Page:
Sustainable Fashion Manifesto - LVMH
Fashion faces some of the biggest challenges in making the industry sustainable: its wastes pollute the environment; its processes deplete finite resources; many of the materials used are not sustainably sourced and production methods are not always fair to the labour forces and communities involved.
Each year CSM’s Fashion programme initiate a number of dedicated sustainable fashion projects that provide students with an opportunity to understand the issues and develop design responses. These projects involve industry partners who provide real world context as well as additional activists, experts and stakeholders who collectively create an immersive experience that exposes students to the latest thinking and approaches.
Industry partners benefit from the chance to see sustainability issues brought to life through the eyes of tomorrow's designers. They also create an experimental space in which to catalyse and test new ideas.
A recent collaboration between LVMH and BA Fashion Design with Marketing and Fashion Journalism saw LVMH brands generously donate rolls of waste fabrics such as wool, cotton and polyester. In response, students added value by creatively reusing and repurposing materials that would otherwise be used as landfill.
The results went beyond ‘upcycling’ to offer a range of witty, poetic, imaginative and highly crafted responses which can be viewed on the 1Granary website.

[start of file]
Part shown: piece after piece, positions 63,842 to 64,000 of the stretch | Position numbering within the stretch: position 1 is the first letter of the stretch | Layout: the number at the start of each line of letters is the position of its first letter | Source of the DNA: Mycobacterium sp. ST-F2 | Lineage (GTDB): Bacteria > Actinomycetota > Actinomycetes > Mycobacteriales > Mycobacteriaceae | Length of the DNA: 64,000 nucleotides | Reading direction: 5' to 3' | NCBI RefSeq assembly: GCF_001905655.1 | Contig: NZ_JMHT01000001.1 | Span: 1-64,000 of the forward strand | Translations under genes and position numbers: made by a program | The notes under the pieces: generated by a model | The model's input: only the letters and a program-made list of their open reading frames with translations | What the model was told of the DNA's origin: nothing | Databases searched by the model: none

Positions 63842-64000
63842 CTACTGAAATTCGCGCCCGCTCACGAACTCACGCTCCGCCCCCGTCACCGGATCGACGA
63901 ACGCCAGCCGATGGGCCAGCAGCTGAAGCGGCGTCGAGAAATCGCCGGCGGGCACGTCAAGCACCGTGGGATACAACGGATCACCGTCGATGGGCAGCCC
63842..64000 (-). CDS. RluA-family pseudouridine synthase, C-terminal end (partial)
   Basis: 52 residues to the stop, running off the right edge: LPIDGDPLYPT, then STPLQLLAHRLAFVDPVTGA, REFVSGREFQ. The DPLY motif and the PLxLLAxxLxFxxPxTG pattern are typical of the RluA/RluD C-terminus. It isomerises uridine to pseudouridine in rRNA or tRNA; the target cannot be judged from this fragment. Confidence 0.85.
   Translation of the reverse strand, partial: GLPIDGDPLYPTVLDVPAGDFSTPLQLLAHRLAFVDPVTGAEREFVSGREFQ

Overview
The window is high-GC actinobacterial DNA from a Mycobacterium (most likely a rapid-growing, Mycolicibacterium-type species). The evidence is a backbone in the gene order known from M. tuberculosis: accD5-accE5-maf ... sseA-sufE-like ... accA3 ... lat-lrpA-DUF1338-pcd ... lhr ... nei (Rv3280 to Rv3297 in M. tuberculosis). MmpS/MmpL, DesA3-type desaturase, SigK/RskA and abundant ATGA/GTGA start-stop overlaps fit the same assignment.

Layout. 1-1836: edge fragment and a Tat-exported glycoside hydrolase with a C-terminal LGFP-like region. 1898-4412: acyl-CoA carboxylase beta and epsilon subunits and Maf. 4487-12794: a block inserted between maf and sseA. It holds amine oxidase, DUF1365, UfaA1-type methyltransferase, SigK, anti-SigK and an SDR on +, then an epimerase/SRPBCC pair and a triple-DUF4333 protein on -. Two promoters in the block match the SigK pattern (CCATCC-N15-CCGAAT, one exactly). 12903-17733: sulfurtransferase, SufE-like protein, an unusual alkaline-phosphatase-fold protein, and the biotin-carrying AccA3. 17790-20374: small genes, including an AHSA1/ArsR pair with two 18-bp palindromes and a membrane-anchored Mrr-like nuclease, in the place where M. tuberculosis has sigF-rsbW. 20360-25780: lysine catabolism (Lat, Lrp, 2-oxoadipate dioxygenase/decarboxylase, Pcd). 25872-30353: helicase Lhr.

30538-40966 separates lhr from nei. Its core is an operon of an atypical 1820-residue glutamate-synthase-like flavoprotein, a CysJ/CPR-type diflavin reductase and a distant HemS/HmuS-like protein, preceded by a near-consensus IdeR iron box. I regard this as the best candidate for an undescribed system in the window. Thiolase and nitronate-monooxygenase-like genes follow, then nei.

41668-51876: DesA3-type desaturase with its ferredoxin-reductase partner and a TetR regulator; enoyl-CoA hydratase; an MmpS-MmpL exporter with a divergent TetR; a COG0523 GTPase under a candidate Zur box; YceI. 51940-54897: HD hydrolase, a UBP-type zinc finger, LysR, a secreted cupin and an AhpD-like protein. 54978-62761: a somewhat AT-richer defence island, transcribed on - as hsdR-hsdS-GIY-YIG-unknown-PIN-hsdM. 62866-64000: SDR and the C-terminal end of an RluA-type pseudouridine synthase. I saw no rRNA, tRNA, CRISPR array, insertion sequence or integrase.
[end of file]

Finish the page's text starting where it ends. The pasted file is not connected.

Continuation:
Efflorescence: a zero-waste vision
The ‘Efflorescense’ project team was judged by a panel of experts to be the overall winner.
The zero-waste designs drew on folk traditions of the Czech Republic,where heirloom pieces are embellished continually as they pass down from one generation to the next; a traceability lost in western consumer society. Students provided garments with many different life cycles, other than landfill. Their pieces were enriched with ties and gathers to allow for customisation, and incorporated toiling waste and natural sugar crystals into the production.
If we knew the origins of everything we were wearing, the hours it took to produce, the production methods, the materials, would that garment suddenly mean something more to us than just something we put on our backs?
Students, clients and staff involved were impassioned by the project and felt strongly that education needs to take a lead role in changing the industry. The project was a clear example of the fashion industry collaborating with education and emerging designers to address the global challenge and imagine a better future.
Heather Sproat, BA Fashion:
We’ve had feedback from the industry saying how important it is that we train designers in sustainability while they are at college, so that when they can go into the industry, they change it from the inside out.
Cecile Joucan, Biodiversity Manager, LVMH
I found the project really amazing and very interesting. There was lots of beauty in the project. Some of the challenges that have been highlighted were about the huge amounts of clothes and apparel that are thrown away, and the fact that people don’t know where their clothes are coming from and where they go afterwards.
Kristen Nuttall, Sustainability Consultant:
Education is the only way we can change this. By engaging our consumer; by engaging designers; by engaging the industry in general; we can try to make some change.